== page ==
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You can lead an active lifestyle and partake in strenuous exercise if you are a vegetarian. But there are a collection of nutrients you have to make sure are included in your diet to keep your body healthy.
Research at Nutriconnect in Australia, a dietary consultant company, shows that many vegetarian athletes may not be getting enough vitamin B12, vitamin D and calcium. The primary sources of these nutrients are usually animal products and they may be lacking in vegetarian diets.
According to researcher Dilip Ghosh, women who eat a vegetarian diet are at risk for non-anemic iron deficiency. They also may be lacking creatine. For athletes, a deficiency of creatine can compromise muscle performance.
Ghosh points out that athletes on a vegetarian diet have been around for a long time. An analysis of the bones of Roman gladiators shows they may have been vegetarians. There are several elite vegetarian athletes competing today, including the marathon runners Bart Yasso and Scott Jurek as well as professional triathlete Brendan Brazier.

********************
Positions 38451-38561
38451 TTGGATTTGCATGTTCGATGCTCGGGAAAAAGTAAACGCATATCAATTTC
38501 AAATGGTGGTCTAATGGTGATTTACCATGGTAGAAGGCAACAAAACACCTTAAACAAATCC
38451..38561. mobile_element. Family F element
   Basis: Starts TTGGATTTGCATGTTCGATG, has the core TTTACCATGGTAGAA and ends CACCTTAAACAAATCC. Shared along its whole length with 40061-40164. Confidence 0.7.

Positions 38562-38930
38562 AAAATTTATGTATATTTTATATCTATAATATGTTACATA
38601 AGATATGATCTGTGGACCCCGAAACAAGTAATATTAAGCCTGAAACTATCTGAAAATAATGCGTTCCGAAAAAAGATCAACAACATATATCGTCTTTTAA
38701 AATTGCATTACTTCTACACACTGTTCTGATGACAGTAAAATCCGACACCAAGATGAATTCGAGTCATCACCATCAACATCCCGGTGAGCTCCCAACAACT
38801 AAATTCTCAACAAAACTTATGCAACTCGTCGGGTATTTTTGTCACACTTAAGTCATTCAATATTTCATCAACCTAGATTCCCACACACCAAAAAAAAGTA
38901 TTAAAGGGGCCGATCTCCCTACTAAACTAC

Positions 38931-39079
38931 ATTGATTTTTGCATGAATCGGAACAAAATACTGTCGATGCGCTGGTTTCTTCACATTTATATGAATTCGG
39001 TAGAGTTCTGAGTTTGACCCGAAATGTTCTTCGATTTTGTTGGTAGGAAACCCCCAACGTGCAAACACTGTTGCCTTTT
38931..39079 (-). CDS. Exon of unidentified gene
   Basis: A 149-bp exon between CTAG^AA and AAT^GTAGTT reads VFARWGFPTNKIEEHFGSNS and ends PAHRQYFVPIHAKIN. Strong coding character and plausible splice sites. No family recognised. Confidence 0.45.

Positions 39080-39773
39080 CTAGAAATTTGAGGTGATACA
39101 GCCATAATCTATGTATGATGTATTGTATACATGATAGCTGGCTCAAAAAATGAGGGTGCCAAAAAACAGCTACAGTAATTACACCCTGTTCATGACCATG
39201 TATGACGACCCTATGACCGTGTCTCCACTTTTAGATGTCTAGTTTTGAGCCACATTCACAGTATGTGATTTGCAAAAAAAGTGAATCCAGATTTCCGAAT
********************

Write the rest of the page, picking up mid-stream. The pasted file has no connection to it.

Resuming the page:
The key to vegetarian health and athletic performance, Ghosh found, is that vegetarians must find ways within their diets to consume a desirable macronutrient distribution. He says this consists of: carbohydrates (45-65 percent), fat (20-35 percent) and protein (10-35 percent).
“Vegetarian athletes can meet their dietary needs from predominantly or exclusively plant-based sources when a variety of these foods are consumed daily and energy intake is adequate,” Ghosh says.
Vegetarians should also find non-meat sources of iron, creatine, zinc, vitamin B12, vitamin D and calcium because the main sources of these typically are animal products and could be lacking in their diets. Dietary supplements may be necessary.